Oh, and by the way. I did take those AP classes. This year I took AP Lit, AP Psych, and AP environmental science and did exceptionally well in all of them. Some people feared that I wouldn’t be able to compete with the other students at “college-level courses” because other students had been preparing all this time. But it turns out that InLab’s rigor – through intensive research, original creation, and project-based learning is fantastic preparation for just about anything you need. When I took these classes, I realized how much we are missing out on by pushing bright students into a “race to the test,” when we could be pushing them to use their learning and abilities to build a positive impact in their communities and world. 

I wish I could tell my past self not to worry so much about the people that tell you about what you “need to do” to get into college. No one really knows what goes on behind those closed doors. When I showed a college counselor my list, she basically told me I would get into none of them. Well, I got into almost every single school I wanted to attend and the school I will be attending in the fall, Wellesley College. I don’t blame the college counselor, though, she underestimated the silver bullet of my application. I was a diverse, interesting, and well-developed person from my experiences in Innovation Lab, and I had something to offer to colleges who were raving about how innovative and cutting-edge their education was in marketing materials. I wish for every student that they worry less about their future and that they have a chance to see what their amazing potential could be now, in an environment where their skills are celebrated, their weaknesses are supported, and they are prepared to join the real world by learning from the real world. 

I cannot emphasize enough the importance of being given a space to try anything and everything with your learning, it instills in you a sense of place and control in the greater world. It is one thing to understand how the world works; it is an entirely different thing to feel you have the power to shape it. I think, above all, that is what InLab did for me.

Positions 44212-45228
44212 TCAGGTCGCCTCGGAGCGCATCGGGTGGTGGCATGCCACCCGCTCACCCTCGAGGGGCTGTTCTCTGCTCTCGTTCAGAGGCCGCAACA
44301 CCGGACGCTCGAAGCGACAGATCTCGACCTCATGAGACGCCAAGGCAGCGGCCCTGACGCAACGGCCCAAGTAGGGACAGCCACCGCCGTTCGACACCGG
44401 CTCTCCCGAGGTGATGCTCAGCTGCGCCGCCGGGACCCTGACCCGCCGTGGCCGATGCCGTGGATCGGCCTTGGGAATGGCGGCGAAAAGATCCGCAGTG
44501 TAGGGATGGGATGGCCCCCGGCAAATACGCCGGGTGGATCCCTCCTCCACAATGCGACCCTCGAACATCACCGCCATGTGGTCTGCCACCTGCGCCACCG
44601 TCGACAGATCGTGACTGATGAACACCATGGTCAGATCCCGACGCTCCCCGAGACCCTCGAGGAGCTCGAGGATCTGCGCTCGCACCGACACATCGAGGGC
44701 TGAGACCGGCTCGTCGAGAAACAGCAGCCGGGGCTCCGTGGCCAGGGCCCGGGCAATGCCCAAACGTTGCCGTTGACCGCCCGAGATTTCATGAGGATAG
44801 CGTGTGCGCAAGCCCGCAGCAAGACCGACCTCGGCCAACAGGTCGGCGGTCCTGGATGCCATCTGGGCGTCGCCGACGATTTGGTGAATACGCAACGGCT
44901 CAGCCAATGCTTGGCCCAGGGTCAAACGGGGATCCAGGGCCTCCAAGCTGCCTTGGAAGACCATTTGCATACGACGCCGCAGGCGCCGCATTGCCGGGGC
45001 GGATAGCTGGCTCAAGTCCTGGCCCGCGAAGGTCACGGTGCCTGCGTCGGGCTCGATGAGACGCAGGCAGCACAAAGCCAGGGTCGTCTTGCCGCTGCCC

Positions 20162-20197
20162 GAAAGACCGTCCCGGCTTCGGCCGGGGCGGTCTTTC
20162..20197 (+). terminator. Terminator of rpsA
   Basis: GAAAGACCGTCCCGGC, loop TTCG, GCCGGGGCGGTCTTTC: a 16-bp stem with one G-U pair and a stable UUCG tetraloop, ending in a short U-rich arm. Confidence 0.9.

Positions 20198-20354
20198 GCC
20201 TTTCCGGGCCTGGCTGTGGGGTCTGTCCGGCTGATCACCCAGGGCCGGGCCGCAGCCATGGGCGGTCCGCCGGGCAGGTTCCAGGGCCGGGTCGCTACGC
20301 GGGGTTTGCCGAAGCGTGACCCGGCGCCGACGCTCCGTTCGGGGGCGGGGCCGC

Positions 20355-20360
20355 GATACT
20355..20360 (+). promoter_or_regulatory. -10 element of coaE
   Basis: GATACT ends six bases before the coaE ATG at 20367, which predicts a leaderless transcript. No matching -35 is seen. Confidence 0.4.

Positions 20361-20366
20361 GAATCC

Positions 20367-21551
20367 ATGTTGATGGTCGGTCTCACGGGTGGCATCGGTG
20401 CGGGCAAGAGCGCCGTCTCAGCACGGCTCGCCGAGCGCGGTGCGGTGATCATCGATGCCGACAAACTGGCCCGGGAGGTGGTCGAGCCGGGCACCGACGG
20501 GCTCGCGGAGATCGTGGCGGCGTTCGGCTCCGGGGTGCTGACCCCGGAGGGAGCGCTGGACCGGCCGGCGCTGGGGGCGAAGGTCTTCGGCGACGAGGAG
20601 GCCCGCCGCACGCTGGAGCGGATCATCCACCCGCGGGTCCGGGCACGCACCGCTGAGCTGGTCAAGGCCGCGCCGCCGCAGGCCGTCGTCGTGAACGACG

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2 Responses to What Innovation Lab Means to Me

  1. Jessica von Brachel says:

    Gracie – thank you so much for sharing your experiences. It seems like so long ago that we were each in our first year of Innovation Lab – I as a” teacher,” you as a “student.” The truth is that I was a student as much as you were and I was fortunate to have had teachers like you and your classmates who helped me understand how much I could do by stepping out of your way. Congratulations on your successful high school experience and the exciting academic life you have ahead.

  2. Jen Sullivan says:

    Thank you for sharing your experience! I am a former middle school teacher, and am a parent of two teens, and what you’ve described includes so many elements of the school/learning experience I wish *every student* received. Kudos, Innovation Lab on leading the way, and giving the world a real-life, in-practice model we can all *see* and ideally disseminate and scale up to many more schools.